Adrian Gascon has reinvented himself personally and professionally a few times. He sold cars and played and coached baseball and basketball, then through luck and hard work began fabricating top-secret planes for the government, making $20 an hour at 20 years old. He’s found success in concrete, and continues to tweak himself as he learns new techniques to bend concrete to his will.
“I had to drop out of college and I sold cars, but left that because of the gas crunch,” Gascon says. After that he worked for a company called Piper Aerostar for a year, where he learned structural engineering and hydraulics. “Then they closed and Lockheed hired me to work on the SR-71 and the F-117,” Gascon says, speaking of a Mach 3+ reconnaissance aircraft known as the Blackbird and the stealth fighter that was flown during Operation Desert Storm. “That was awesome. I was only 21. I was fortunate because I knew hydraulics and structural mechanics.” When there were layoffs in the aerospace industry, Gascon drove a truck.
Gascon, now 56, was born in Tucson and grew up in the small coastal farming town of Oxnard, California. Although his last name has a French origin, his father was born and raised in Mexico while his mother was from Nogales, Arizona.
In 1998, Gascon had a family of his own and he and his wife, Michelle, had an unsolicited opportunity to move to Fillmore, California. Unsure if that would be a wise move, he did a little soul searching. “We just asked God, ‘Why Fillmore?’” he recalls, and then just trusted their faith that moving was the right thing to do.
“We ended up buying a house across the street from a factory called Rock and Water Creations, a company that manufactures GFRC precast boulders.”
A month later, Gascon was let go from his job in the aerospace industry. “I walked into the factory that day and the owner, Rodger Embury, was on the phone telling someone he had a worker who would be out for two or three months,” he says. Embury asked him about his previous employment. “When I told him, he said, ‘If you can build an airplane, I can teach you to do waterfalls.’”
The then 41-year-old was hired at the wage of $6 an hour. Three years later he supervised a $20 million project using 60,000 square feet of GFRC and about 35,000 square feet of positive rock carving.
Embury shared many of his trade secrets through his training classes, Gascon says. “His philosophy was you’re only as good as the people around you. Give them all the secrets, teach them everything and if they go on to start their own company and become better than you, so be it.”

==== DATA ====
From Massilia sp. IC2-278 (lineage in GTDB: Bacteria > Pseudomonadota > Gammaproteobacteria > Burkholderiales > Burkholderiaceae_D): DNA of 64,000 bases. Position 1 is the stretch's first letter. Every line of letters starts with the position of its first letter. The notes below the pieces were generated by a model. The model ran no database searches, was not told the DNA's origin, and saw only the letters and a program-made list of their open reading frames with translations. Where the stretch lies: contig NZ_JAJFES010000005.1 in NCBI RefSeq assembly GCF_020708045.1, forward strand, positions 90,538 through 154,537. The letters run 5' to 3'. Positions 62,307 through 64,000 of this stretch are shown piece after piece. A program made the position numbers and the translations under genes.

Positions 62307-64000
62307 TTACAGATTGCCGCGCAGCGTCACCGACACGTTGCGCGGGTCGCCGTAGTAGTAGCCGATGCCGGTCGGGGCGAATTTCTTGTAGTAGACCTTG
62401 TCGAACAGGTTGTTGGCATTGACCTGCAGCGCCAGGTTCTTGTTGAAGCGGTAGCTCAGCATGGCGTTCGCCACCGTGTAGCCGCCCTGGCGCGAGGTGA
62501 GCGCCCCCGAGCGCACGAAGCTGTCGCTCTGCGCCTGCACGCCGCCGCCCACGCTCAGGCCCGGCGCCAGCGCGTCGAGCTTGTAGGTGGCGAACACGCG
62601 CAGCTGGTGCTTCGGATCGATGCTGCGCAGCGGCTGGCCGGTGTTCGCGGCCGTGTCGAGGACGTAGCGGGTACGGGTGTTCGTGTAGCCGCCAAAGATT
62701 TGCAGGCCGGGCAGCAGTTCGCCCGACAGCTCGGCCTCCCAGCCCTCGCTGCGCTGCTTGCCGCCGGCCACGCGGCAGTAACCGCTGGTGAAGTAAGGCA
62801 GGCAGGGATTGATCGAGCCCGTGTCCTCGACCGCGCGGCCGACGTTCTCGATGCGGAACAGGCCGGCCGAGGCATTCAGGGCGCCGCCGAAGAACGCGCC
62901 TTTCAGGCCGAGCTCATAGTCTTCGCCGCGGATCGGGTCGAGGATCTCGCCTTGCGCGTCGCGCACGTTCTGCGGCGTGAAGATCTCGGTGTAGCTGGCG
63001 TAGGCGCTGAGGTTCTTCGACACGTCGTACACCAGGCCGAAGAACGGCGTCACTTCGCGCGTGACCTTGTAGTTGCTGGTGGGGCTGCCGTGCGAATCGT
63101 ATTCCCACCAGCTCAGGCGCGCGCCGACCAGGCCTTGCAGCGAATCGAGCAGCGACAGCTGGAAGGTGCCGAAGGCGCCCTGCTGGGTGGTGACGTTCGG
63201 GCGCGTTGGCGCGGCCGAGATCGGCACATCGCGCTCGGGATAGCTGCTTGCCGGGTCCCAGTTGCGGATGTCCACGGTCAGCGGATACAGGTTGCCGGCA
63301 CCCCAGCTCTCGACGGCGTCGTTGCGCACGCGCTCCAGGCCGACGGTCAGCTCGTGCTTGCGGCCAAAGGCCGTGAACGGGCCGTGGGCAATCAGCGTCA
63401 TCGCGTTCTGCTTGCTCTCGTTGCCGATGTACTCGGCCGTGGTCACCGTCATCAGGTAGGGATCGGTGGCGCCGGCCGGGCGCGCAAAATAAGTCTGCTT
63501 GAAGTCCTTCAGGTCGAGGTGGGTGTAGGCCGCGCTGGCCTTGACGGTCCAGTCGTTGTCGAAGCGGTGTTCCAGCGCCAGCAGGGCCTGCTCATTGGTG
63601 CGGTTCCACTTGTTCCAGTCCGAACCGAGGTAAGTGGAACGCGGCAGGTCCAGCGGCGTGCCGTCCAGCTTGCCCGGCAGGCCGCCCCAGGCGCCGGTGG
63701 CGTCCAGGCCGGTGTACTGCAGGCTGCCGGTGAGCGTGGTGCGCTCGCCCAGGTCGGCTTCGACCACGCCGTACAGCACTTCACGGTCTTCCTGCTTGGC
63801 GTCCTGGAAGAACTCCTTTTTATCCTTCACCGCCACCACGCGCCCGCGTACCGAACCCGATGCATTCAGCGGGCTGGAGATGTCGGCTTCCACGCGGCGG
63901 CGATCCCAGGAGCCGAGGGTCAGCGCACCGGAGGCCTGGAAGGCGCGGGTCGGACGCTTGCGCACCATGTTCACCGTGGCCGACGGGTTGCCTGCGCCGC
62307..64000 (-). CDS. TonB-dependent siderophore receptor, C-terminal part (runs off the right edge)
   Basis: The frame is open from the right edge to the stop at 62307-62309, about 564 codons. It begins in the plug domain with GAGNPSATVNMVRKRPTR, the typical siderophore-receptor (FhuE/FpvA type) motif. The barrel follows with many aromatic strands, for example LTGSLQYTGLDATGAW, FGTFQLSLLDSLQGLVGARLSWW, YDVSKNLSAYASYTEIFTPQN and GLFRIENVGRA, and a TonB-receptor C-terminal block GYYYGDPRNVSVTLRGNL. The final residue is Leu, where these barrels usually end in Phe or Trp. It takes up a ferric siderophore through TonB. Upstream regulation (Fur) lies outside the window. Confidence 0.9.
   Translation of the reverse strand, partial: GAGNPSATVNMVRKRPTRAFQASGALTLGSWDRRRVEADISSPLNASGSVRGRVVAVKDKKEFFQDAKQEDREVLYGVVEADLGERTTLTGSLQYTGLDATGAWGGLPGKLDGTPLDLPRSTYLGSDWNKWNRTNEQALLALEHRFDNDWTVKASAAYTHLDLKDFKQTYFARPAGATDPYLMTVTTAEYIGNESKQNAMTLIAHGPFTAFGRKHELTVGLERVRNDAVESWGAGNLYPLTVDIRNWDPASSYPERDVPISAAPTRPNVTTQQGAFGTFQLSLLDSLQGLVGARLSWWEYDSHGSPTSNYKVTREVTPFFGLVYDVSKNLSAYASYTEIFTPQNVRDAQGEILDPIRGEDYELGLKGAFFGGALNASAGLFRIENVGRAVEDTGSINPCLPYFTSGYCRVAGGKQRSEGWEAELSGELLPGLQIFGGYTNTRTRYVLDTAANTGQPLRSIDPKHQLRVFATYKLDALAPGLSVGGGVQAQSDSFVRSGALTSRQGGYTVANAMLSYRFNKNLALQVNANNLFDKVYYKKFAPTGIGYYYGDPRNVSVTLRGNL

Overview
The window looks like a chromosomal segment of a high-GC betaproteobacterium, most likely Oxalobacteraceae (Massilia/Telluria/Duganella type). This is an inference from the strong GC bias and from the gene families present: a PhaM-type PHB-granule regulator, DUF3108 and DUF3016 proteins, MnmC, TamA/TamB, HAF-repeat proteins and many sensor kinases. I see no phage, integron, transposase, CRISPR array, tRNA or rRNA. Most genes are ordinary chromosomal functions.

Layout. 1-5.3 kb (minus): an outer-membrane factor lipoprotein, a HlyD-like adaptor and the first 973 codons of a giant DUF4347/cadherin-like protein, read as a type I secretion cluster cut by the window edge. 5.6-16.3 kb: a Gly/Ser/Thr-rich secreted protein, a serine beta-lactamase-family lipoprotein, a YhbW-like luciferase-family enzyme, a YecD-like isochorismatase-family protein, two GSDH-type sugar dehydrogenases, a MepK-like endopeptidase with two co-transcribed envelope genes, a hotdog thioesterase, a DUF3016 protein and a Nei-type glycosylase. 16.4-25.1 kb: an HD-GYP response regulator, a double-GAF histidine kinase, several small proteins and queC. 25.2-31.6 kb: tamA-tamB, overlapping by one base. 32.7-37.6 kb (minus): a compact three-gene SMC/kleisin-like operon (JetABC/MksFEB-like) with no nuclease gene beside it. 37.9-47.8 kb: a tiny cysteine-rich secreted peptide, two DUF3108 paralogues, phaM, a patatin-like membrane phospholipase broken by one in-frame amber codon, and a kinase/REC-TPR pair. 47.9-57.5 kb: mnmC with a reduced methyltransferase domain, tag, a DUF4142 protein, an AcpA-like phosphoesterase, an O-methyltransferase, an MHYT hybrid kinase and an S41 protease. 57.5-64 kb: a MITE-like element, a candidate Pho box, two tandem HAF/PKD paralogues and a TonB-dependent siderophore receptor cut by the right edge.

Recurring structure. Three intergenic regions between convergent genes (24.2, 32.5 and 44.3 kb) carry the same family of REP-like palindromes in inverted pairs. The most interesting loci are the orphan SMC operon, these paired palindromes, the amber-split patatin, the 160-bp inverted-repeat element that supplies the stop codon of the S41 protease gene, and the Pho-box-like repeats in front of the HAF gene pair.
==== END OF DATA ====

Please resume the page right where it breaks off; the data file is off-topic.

Focusing on creativity and design
Gascon and Embury moved into the manufacturing and distribution aspect of the trade and started contracting worldwide. Gascon’s immediate experience was in GFRC, but he also managed and supervised large construction projects involving concrete work of all types. “The thing I like about concrete is that you can use one material to build things from start to finish,” Gascon says.
He says he’s done some unique projects, including recreating a 50-foot-high grotto for Our Lady of Lourdes Catholic church in Houston with Rod Russell-Ides. “It was designed to look like the grotto in France where the Virgin Mary made an appearance,” he says, of the multimillion-dollar project.
For another job, the Spirit Lodge, he incorporated a 12-foot-high GFRC water feature into an actual adobe ruin. Hand-carved branches and other details recreated a home in an adobe village.
Still another job nearly completed in downtown Los Angeles is for Clifton’s Cafeteria. It is a comprehensive restoration of an iconic structure built in 1935, with positive rockwork, a wedding chapel, a huge fireplace and a bar area. “It’s a $5 million renovation,” says Gascon. “I was brought in to do some of the rock repair work and possibly color the whole thing.”
He remembers another fantastic job he did back in 2001 in Shawnee, Kansas, involving a private backyard retreat that encompassed a mountain and 25-feet-deep caverns filled with 1.8 million gallons of water. “Different openings in the caverns take you through to a swimming pool with fiber-optic lighting and precious jewels embedded into the walls so scuba divers have something to look for,” he says.
This 200-crew project was in progress for a year before Gascon arrived, spending 13 months overseeing the GFRC. The project featured a 33-foot-high waterfall inside the grotto. “We put radiant heating tubing into the rockwork, which was 40-feet-high to the ceiling. We installed a lounge area that had six 60-inch plasma TVs. There were seven Jacuzzis and four of them were designed for use by NBA college stars who were more than 7 feet tall.”
The improved economy continues to bring more business his way. “People got good deals on foreclosures and were coming in and demoing out their backyards,” he says. “I was recently asked to put together a crew to go up to Napa Valley to work for a contractor doing houses.”
Around the world
After Embury trained Gascon as much as he could, Gascon took that knowledge and started his own company called Creative Waterscapes Consulting providing supervising and training. He also taught seminars on using GFRC materials to contractors from all over the United States and beyond.
Today, Gascon works regularly with an established network of contractors. “I’ve found a niche,” he says. “They bring me in to do their rockwork, run their jobs and bring in skilled people. They want to make sure the material orders are right and that they stay on budget.”
Gascon says he doesn’t market himself in the traditional ways, and yet he has more work than he can keep up with most of the time. Looking back on how his career has played out, he gives most of the credit to God’s guidance and to that unexplainable push to move his family to Fillmore.
“I don’t advertise or even have a website or business cards,” he says, “and yet I’ve traveled all over the country. I can’t give myself that much credit.”